“I think we really underestimate the impact and the prevalence of trauma in people who have substance-use disorders, particularly in people who have opioid disorders,” she said. “We really, really, really need to be screening for and paying attention to trauma as one of the risk factors for people who are coming in to treatment, as well as those who aren't.”

Access to treatment is another major barrier to fighting the epidemic, Henry said. Nationwide, about 80 percent of people who need treatment aren't getting it.

Chronic use of opioids changes how the brain functions, leading to medication-assisted treatment and lifelong management recommendations, Olsen said.

A long journey to recovery

That's what worked for Seaford resident Kandice Seymour.

When Seymour started abusing substances, heroin wasn't her first drug of choice.

“I started at a young age, after a traumatic experience when I was 12,” she said, citing her first experiences with alcohol. “At the time I didn't think I had a problem. I just thought I was a normal teenager, doing normal teenage things.”

In retrospect, she said, it's not normal for a teenager to get arrested and be in and out of juvenile detention centers. At one point, while she was on juvenile probation and skipping school, she was flown to a detention center in South Dakota. She returned to Delaware about age 17, got married at 18 and had her first child.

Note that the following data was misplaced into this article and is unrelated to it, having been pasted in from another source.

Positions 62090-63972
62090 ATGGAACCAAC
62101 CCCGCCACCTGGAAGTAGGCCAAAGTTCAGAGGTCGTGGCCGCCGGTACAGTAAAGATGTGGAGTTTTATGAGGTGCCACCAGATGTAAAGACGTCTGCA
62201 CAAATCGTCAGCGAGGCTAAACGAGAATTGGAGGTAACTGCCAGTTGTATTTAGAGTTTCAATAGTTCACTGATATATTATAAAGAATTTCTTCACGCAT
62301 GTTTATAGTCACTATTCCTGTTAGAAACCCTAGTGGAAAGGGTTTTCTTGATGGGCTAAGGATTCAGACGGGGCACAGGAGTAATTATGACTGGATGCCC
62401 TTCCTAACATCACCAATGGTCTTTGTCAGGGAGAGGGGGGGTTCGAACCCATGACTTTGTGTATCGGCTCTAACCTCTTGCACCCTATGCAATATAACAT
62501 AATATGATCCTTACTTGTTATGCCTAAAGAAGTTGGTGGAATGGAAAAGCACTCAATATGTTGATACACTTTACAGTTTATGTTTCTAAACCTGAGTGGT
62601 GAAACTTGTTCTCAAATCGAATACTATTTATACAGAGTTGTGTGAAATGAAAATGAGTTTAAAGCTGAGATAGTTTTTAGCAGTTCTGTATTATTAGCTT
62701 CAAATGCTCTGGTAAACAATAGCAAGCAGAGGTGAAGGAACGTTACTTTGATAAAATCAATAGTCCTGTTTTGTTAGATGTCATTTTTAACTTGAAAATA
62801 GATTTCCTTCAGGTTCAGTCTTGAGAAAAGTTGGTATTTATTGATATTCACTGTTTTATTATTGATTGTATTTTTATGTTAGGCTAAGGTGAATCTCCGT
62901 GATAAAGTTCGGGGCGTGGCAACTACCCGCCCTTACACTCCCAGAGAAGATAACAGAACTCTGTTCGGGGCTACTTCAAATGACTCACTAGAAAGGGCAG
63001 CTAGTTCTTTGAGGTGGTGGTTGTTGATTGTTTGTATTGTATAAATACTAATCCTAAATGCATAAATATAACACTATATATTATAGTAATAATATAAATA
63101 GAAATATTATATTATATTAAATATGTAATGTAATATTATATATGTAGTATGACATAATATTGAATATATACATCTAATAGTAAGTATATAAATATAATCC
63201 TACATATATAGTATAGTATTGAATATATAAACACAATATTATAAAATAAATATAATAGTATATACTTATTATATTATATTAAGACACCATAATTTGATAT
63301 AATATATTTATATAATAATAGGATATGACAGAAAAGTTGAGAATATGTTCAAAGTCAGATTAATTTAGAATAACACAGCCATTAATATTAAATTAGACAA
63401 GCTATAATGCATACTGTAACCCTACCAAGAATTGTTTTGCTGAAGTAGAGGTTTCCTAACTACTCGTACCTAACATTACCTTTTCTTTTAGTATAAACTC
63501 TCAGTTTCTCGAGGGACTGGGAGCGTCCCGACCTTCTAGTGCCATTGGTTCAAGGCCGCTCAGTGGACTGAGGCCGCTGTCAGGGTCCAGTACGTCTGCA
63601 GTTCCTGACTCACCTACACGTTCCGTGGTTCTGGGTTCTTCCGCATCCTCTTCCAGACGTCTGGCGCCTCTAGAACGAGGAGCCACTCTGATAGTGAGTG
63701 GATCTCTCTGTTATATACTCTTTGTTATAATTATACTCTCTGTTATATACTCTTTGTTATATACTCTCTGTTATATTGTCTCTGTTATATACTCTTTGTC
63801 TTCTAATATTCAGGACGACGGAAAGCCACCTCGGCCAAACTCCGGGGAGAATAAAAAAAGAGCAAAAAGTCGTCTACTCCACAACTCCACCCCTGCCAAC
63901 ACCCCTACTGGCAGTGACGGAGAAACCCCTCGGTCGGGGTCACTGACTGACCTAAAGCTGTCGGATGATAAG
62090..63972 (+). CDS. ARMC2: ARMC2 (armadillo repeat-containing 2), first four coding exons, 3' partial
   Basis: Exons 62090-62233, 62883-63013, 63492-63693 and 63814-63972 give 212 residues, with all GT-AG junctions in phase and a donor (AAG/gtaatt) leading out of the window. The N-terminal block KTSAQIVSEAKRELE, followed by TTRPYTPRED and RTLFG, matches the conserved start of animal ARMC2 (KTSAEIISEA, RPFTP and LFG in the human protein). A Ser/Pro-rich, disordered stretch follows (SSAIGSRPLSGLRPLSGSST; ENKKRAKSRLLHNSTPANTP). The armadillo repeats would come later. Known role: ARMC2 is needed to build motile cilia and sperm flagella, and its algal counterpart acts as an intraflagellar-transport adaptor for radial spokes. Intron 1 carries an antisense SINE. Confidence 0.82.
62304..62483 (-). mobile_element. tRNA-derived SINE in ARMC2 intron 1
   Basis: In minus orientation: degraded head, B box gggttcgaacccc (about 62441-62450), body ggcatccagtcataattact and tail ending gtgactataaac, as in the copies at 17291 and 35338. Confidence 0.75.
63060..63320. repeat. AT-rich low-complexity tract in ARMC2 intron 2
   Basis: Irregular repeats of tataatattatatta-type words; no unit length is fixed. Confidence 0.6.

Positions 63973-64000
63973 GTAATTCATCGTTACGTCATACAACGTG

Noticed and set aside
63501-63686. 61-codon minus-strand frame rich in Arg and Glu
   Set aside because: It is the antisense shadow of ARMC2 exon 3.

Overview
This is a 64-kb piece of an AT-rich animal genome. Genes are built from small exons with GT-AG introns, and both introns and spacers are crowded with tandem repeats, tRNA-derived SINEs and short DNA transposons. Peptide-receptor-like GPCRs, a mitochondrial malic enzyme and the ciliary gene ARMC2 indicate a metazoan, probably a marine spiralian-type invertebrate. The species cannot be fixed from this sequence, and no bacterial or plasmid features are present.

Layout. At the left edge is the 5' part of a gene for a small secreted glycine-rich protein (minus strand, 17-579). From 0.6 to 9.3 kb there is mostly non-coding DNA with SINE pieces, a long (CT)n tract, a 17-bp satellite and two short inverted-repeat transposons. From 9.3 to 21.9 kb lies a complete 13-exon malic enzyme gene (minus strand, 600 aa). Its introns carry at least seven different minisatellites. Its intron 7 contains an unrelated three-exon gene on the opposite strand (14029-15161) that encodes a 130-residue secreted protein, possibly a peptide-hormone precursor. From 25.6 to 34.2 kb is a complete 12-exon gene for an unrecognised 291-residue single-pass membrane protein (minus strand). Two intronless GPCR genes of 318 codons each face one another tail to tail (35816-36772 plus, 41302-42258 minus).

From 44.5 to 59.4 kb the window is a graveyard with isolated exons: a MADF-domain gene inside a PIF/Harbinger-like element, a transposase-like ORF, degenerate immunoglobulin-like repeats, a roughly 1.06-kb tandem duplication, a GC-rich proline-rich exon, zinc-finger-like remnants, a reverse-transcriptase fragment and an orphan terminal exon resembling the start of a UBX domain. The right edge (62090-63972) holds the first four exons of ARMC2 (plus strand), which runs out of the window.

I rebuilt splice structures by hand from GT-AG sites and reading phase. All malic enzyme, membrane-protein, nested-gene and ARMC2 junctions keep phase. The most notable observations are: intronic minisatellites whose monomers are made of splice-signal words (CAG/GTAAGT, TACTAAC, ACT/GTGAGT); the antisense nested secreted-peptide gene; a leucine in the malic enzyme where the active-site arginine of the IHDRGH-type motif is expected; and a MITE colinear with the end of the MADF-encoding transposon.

She was clean for a few years, Seymour said. Then she was introduced to Percocet.

“When I took that it was like I had no worries in the world,” she said. “One thing led to another. I started having friends that used Percocets and I began to spiral out of control.”

Seymour said she lost her car, her job and custody of her daughter. Over the years, she tried detox and rehabs more than 20 times until she finally found Connections and started a medication-assisted treatment program with methadone.

“I continue to just try to be better than I was yesterday,” said Seymour, who has been clean since August 2014. “My thinking pattern is totally different, and I owe a lot of that to methadone.”

Medications play a key role

Methadone, buprenorphine and naltrexone are the three Federal Drug Administration-approved medications that address opioid addiction. For many like Seymour, they are vital to overcoming opioid use, Olsen said.

“Everybody's recovery is going to look different, because everybody's an individual and unique,” Olsen said. “Right now, really the standard of care … indicates that all patients with an opioid use disorder should be offered medication as a component of treatment.”

Regardless, she said, overcoming opioid addiction is all about long-term recovery and management, which could include treatment for other mental health disorders, group therapy and counseling.

“There really are many paths to recovery, one of which can be any of these medications,” Olsen said. “They can save lives and improve lives, and that's really, ultimately, what we all care about.”

If you or someone you know is struggling with a substance-use disorder, go to